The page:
Figure 2 uses data from the “Survey of Consumer Payment Choice” for the year 2020 that has recently become available. The 2020 survey was conducted during October. There was a higher demand for cryptocurrencies during the pandemic. In fact, the pool of investors was much wider in 2020 than in 2019. According to the data, almost 4% of U.S. citizens own at least one cryptocurrency in comparison with the 1.9% of the previous year. Cryptocurrency adoption is becoming more widespread. There is also an upward trend in the number of people who know about cryptocurrencies (more than 72% in 2020).

Second, the right-hand side of the chart below shows that while there is still no distrust, investors are becoming more like the average population. Again, there are not a lot of differences with respect to the concerns of the security of cash (see left-hand columns). However, cryptocurrencies have been adopted by less educated people than in 2019.

The average age of cryptocurrency investors has also increased. This means cryptocurrencies continue to be owned by young, male and well-educated investors, but the differences with the general population have become smaller over time. As hype around the cryptocurrency sector has increased, more “standard” investors became interested in and attracted to this asset class.

Conclusion

It is crucial to comprehend whether the continued rise of cryptocurrencies could indicate growing distrust in today’s regulated financial markets and monetary arrangements. We find that this is not the case.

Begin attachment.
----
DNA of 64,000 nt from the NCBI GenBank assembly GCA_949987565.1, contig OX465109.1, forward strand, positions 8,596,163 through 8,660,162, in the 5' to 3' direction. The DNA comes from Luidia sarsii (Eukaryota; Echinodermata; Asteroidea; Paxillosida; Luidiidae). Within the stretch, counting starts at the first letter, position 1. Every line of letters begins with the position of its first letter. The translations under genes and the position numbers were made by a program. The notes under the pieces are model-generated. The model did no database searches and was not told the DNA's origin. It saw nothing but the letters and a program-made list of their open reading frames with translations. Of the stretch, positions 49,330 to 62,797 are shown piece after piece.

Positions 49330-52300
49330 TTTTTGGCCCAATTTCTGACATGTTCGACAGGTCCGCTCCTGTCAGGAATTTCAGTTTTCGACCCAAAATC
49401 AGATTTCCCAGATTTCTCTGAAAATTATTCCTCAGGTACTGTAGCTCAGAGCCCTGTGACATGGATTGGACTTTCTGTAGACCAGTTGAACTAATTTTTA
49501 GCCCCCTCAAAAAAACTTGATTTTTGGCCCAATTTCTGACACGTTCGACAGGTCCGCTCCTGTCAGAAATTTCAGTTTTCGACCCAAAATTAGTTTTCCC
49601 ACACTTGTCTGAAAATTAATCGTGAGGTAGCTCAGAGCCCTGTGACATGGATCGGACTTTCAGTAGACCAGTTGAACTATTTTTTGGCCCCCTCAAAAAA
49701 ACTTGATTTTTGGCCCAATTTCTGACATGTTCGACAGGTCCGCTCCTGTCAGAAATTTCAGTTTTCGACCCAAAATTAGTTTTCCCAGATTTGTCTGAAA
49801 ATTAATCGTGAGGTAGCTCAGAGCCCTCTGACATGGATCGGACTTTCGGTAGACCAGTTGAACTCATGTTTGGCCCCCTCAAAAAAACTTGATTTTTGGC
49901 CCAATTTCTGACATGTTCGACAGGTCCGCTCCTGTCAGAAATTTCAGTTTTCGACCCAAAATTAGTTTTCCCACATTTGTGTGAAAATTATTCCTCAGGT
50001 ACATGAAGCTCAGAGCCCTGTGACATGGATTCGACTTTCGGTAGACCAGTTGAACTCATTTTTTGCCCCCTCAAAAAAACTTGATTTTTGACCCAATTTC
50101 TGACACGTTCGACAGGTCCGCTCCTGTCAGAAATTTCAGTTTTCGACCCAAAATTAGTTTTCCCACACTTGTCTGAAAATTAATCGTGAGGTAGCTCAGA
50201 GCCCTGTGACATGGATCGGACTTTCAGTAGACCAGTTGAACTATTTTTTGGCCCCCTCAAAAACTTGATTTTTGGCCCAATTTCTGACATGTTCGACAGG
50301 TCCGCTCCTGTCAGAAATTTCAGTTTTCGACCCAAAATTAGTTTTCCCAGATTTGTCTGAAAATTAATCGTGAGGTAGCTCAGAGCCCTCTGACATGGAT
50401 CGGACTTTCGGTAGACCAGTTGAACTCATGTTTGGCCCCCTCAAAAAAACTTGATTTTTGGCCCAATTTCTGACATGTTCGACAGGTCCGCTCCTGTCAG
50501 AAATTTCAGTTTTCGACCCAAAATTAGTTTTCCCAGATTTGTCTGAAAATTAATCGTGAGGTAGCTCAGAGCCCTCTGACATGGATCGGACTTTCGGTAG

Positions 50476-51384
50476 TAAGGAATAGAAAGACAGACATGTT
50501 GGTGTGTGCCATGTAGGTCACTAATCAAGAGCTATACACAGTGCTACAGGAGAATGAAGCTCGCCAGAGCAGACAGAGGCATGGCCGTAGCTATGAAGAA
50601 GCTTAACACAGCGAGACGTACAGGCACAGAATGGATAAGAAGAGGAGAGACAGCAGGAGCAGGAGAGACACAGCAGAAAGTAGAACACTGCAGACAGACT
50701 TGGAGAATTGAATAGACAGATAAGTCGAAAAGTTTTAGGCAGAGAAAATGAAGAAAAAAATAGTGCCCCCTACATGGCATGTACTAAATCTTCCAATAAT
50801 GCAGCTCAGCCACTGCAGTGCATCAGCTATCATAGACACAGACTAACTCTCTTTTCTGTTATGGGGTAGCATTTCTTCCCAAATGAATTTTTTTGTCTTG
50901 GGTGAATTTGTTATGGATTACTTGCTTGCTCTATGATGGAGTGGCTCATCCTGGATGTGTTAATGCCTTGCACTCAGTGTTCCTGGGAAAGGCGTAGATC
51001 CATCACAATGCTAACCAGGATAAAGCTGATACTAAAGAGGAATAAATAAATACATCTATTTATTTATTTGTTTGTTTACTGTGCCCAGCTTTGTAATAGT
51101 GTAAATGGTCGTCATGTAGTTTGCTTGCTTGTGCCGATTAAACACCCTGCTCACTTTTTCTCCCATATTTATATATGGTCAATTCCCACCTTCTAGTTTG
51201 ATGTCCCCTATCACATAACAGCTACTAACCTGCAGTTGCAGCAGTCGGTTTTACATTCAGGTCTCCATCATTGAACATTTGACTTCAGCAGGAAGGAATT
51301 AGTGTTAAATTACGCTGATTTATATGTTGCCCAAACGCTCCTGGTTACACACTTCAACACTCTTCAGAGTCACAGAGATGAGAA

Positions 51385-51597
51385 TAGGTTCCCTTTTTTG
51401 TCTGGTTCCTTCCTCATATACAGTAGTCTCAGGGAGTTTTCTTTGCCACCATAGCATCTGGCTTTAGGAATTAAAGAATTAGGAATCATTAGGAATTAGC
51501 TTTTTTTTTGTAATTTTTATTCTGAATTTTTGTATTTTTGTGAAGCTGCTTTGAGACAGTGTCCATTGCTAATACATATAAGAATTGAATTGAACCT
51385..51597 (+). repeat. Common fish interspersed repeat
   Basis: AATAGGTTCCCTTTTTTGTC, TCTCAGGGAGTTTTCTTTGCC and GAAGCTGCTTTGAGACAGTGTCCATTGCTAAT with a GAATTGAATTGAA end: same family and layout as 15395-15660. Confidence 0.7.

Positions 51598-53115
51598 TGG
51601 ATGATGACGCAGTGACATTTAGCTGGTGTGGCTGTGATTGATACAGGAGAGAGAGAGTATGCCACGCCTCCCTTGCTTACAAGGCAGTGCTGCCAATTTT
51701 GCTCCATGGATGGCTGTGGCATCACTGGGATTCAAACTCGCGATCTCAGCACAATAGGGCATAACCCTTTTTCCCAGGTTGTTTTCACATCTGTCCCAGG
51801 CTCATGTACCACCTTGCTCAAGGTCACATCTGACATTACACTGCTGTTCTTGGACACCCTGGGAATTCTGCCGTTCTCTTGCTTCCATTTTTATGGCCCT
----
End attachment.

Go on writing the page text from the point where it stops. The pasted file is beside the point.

From a policy perspective, if the objectives of investors are the same as those for other asset classes, so should be the regulation. Cryptocurrencies are not sought as an alternative to fiat currencies or regulated finance, but instead are a digital speculation asset. More recent data also shows that crypto investors are becoming more like the general population, i.e., cryptocurrencies are going mainstream.

We argue that a clarifying regulatory and supervisory framework for cryptocurrency markets may be beneficial for the industry in a context where cryptocurrencies are being targeted by less-educated investors and adoption is becoming widespread.

Nevertheless, one important consideration concerns how one could apply technology-neutral regulation, while at the same time harnessing the potential of the technology itself in the supervision process. One option for such a framework is “embedded supervision.” This means implementing a supervisory framework for cryptocurrencies that allows for compliance to be automatically monitored by reading the market’s ledger.

The benefits of this framework are numerous. For instance, it may allow the regulator to ensure that all fund exchanges are backed by on-chain cryptocurrency holdings. By doing so, cryptocurrency investors would be fully protected because data delivery is automated and the regulator supervises the ownership balances in the blockchain.

The views expressed in this column are those of the authors and do not necessarily reflect those of the Bank for International Settlements. This op-ed is based on BIS working paper 951.